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Just wondering if anyone could help me with this. I'm new to actionscript, and am building an application that plays some sounds when buttons are clicked.

It's got 5 tabs, and will give the user the options to play about 10 sounds per tab.

I have initially been loading the sounds on runtime, so whenever the user clicked a button to play that sound, I would do something like:

var sound:Sound = new Sound(new URLRequest("assets/hello.mp3"));
sound.play();

I'm not sure, but I don't think this is very good, since I would be loading that sound over and over again if the user pressed the button too many times.

I then thought about embedding the sound in each of the views (I have one view per tab), so would embed the sounds whenever the view was loaded. I think this is a better options, but still am a bit unsure about how the embed works exactly.

[Embed('assets/hello.mp3')] private var hello_mp3:Class;

I suppose it simply embeds the mp3 files when the swf is compiled (making it bigger), but they would not be loaded anymore once the app starts, or once that view is initialized again.

My question is: Is this the right approach to take? Is there any better way I can accomplish this? Is embedding the right solution for my problem?

Thanks in advance

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4 Answers 4

up vote 2 down vote accepted

The first solution works fine, it won't make your SWf bigger and once the sound has been loaded once, it will be cached by Flash Player, so the sound is not loaded again and again.

This is a more efficient approach, sounds that are not played will not be loaded.

Bear in mind that when the button is pressed for the first time , you may experience a slight delay due to the sound being loaded.

In order to avoid this, you can load some sounds as external assets, meaning that after your SWF has loaded, you can call a function that will load some or all of the sounds, depending on the needs of the app. Your SWF will not be bloated and the button click will be more responsive.

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Sounds like you need a SoundManager class, or something similar, that caches the sounds you need so that you can play them whenever you want and they only ever get loaded once. Classes like these, where you only ever need one instance of the class, are good candidates to be singletons. There are lots of ways to implement singleton design. In actionscript, my favorite way is like this:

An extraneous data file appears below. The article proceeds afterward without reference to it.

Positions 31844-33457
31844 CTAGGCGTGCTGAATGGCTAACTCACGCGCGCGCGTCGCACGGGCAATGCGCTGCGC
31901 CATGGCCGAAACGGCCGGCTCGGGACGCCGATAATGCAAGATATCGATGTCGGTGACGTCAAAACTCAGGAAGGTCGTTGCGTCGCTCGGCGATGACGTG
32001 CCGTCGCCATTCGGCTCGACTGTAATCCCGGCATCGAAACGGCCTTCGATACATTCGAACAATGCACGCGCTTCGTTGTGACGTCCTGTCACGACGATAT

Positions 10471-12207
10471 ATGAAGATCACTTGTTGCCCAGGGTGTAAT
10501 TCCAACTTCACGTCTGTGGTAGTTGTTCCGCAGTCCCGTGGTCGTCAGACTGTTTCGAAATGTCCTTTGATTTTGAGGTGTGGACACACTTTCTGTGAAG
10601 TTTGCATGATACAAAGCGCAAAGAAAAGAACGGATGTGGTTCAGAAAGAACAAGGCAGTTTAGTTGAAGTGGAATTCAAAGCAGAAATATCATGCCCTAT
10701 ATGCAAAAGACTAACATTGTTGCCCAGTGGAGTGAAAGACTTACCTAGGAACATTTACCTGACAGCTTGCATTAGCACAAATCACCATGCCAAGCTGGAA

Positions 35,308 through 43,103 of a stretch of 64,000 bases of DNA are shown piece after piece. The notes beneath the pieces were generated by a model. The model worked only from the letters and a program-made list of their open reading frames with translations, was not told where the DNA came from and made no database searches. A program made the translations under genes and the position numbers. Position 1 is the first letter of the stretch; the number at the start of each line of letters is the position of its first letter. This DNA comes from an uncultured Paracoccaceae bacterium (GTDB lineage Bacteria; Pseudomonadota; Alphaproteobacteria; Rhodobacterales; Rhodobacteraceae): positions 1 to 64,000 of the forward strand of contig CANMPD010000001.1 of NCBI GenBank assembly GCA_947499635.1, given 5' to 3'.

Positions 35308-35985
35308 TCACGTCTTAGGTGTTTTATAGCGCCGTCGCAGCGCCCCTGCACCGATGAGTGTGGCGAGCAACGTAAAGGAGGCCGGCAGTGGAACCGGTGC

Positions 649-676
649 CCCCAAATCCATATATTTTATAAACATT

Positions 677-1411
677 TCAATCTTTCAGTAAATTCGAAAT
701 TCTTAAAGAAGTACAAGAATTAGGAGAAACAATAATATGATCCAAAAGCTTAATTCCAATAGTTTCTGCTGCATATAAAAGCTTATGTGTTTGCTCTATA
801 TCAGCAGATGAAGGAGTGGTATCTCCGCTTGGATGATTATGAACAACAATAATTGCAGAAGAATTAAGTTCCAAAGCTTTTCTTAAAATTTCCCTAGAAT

//in SoundManager.as
public static var instance:SoundManager = new SoundManager();

Simple, and it works. Since the plan is that you'll only ever need one SoundManager, you can now get that one instance anywhere else in your code like this:

var soundManager:SoundManager = SoundManager.instance;

//or, more likely you can just use it in-line like this
SoundManager.instance.myMethod();

So now you've got your SoundManager. Let's set it up to keep a cache of sounds so that they only ever get loaded once:

// in SoundManager.as

private var _soundCache:Array = [];

public function getSound(soundName:String):Sound {

    var testSound:Sound = _soundCache[soundName] as Sound;

    if(!testSound) {    //if the sound isn't loaded yet, testSound will be null

        //the sound isn't there, so lets load it
        var newSound:Sound = new Sound(new URLRequest(soundName));
        _soundCache[soundName] = newSound;
        return newSound;

    }

    //if we made it this far it means the sound was in the cache, so we return it
    return testSound;

}

And presto, you only ever have to load the sound once! When you want to get a sound, it's as easy as:

var mySound:Sound = SoundManager.instance.getSound("mySound.mp3");

Let me know if you run into trouble with any of this code, but hopefully that's enough to get you on the right track.

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In my opinion you should load all the sounds at the beggining and store references to each sound in a place you can access at anytime. A simple example would be storing each sound in an array. I've created a similar yet more robust application of this example:

sounds.xml

<?xml version="1.0" encoding="utf-8" ?>
<sounds>
    <sound name="sound1" url="sound/sound1.mp3" />
    <sound name="sound2" url="sound/sound2.mp3" />
    <sound name="sound3" url="sound/sound3.mp3" />
    <sound name="sound4" url="sound/sound4.mp3" />
    <sound name="sound5" url="sound/sound5.mp3" />